Japan has its fair share of legendary variant Transformers too that have been expensive and hyped for what seems like forever. Significant portions of Masterforce, Victory and many series thereafter contain very exclusive toys, moulds and concepts – but it seems that in that early period of online boom, the variants that captured the imagination and guts of many a wallet were major colour/moulding variants of well-established and well-known 1984/1985 Transformers moulds.
Astrotrain was supposed to be an Autobot. The seemingly-benevolent appearance on his boxart came from a very early Takara catalogue listing showing Astrotrain as #16 in the Takara designation list and with an Autobot logo. This seemed to be a concept being developed parallel to the Decepticon grey and purple prototype Astrotrain that appeared in cartoons and in early catalogues in 1985. The eventual Hasbro Astrotrain appeared to be stuck somewhere between the two. Sporting NASA decals, other different stickers, unique boxart and a very real-world look, the Japanese White Astrotrain has always been immensely popular. Stunning good looks have helped maintain that popularity down the years, but its heyday as a vintage heavyweight is definitely somewhere in the previous decade – a victim of repeated reissues.
While the White Astrotrain is a remnant of the earliest Transformers concepts, the other famous Japanese early-G1 variants were released in 1987 as part of the Headmasters series in Japan and featured heavy re-tooling and re-purposing. “Stepper” was a black Targetmaster version of Jazz that used to sell for over a grand, “Artfire” was a white and red Targetmaster version of Inferno, “Twincast” was a blue and yellow repaint of Blaster which could hold 2 cassettes and “Soundblaster” was his opposite number, a black repaint of Soundwave that could also hold 2 cassettes.
These are moulds that non-collectors would have recognised from their youth – but different. These were significant repaints of core G1 toy and cartoon heavyweights that would have evoked feelings of awe in the uninitiated collector upon discovery. I should know, I recall that awe vividly.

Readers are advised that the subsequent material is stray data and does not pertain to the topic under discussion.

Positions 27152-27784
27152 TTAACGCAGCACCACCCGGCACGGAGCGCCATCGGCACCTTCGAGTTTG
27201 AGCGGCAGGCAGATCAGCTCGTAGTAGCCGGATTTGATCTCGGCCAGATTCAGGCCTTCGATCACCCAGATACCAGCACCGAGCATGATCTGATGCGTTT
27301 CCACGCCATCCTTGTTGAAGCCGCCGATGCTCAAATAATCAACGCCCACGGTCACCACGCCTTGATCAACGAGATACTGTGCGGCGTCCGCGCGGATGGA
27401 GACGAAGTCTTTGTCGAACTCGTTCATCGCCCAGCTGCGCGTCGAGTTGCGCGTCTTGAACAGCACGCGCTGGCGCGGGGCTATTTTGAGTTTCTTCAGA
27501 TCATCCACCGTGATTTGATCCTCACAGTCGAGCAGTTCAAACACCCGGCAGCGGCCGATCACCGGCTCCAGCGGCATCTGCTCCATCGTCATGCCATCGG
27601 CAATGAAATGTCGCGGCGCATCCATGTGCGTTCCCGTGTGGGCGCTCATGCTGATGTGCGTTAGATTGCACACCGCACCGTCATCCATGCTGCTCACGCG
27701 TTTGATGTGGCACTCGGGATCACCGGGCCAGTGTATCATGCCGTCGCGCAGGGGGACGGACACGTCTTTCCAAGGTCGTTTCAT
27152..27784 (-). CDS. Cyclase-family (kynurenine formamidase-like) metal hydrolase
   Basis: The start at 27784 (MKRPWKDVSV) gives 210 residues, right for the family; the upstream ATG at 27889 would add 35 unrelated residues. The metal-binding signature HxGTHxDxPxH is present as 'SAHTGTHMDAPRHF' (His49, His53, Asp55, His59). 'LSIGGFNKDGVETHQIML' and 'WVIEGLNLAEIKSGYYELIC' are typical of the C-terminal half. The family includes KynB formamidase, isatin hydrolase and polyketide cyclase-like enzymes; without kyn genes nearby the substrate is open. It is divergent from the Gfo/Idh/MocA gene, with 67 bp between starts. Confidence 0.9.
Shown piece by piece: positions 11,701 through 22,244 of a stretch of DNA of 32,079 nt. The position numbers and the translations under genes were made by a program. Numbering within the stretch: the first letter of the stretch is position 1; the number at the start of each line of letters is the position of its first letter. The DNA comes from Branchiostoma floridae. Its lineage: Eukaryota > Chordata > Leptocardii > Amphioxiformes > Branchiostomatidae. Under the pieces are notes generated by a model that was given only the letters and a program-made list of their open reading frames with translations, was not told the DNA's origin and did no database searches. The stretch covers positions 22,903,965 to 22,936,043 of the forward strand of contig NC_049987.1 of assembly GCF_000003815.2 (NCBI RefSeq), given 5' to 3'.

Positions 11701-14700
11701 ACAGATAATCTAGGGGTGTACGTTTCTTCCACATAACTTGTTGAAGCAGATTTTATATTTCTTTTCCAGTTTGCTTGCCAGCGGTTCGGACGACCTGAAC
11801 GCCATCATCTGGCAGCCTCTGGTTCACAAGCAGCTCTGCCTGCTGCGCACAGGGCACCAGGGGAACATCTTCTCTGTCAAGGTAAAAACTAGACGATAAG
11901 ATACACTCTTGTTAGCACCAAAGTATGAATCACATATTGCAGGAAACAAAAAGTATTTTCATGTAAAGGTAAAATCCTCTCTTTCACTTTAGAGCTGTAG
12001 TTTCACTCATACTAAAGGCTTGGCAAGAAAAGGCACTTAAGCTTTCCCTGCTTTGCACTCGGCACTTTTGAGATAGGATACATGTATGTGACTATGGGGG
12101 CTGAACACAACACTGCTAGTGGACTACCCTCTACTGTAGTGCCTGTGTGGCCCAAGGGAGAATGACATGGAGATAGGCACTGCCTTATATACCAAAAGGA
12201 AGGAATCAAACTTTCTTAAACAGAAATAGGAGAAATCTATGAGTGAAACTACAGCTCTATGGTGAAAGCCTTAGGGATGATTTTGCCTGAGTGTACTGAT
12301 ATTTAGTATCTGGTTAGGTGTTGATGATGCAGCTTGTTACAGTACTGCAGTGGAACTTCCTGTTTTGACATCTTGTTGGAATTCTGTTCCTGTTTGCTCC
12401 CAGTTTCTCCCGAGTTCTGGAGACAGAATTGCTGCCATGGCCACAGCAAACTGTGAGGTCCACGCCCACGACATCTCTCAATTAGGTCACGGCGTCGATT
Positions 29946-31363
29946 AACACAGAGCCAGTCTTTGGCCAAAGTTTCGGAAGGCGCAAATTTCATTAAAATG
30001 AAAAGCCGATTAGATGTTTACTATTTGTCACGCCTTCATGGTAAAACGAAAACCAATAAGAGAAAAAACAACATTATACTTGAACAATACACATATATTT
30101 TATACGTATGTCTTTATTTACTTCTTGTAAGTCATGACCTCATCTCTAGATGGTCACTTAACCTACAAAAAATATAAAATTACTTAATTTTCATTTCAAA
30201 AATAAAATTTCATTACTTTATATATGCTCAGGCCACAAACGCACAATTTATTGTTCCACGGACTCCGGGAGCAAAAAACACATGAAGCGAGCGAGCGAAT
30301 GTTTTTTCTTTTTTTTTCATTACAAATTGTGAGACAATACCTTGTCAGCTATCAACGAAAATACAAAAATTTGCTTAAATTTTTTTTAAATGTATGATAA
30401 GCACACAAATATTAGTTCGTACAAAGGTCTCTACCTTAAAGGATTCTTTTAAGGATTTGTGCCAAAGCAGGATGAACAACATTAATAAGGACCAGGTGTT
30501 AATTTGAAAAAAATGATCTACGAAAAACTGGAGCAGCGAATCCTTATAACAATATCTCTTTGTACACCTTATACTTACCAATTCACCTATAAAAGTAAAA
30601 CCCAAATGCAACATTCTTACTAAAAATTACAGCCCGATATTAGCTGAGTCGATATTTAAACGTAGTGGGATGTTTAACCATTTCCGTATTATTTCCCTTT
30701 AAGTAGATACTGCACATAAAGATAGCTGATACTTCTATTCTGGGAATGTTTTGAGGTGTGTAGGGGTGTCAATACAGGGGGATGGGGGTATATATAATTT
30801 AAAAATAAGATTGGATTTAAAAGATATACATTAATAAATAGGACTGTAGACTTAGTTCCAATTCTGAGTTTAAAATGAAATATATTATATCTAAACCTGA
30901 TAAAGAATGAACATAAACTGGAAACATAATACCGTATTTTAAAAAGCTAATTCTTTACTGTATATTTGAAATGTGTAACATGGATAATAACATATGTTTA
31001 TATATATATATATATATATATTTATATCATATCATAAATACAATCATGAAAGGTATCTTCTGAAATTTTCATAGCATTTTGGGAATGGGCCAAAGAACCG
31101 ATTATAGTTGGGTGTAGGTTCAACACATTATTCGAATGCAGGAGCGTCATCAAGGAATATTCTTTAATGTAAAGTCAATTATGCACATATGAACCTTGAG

Nowadays, a few clicks on the Internet and you can build a similar collection through the numerous reissues that have come out of Hasbro and Takara. An E-Hobby Road Rage, TFC or Commemorative Series Astrotrain and Stepper (or Ricochet), Encore Twincast and Soundblaster, together with a counterfeit Chinese Red Slag remake would allow you to re-create much of the above glory for a fraction of what it would have cost you in 2001, and in a tenth of the time too.
Having said that, a boxed MB red Tracks and boxed Canadian red Slag are no easier to find today and are almost 4 times the price they were a decade ago. So while these toys are no longer considered as “rare” as they once were, and most have lost their status as the most desirable or high-profile Transformers variants around, one or two members of this ancient club of exclusives have not been reissued or faked, and to this day have managed to hold on to their status and mystique.
Having recently had the vintage Red Tracks, Red Slag and Black Prowl together in one place for the first time – and despite owning much rarer and obscure toys now – I felt as though I had achieved a rite of passage as a variant collector, something I was inspired by years ago through Devvi and Artfire2000’s websites. How little effect these pictures had online when I posted them a month or so ago struck me as a sign of how things have moved on. Yesterday’s heroes they may all be, but they are still legends today and will be forever.
Many kind thanks to Brandon Yap for much photographic rescue this week, and for a collection that reminds me of the golden era.
All the best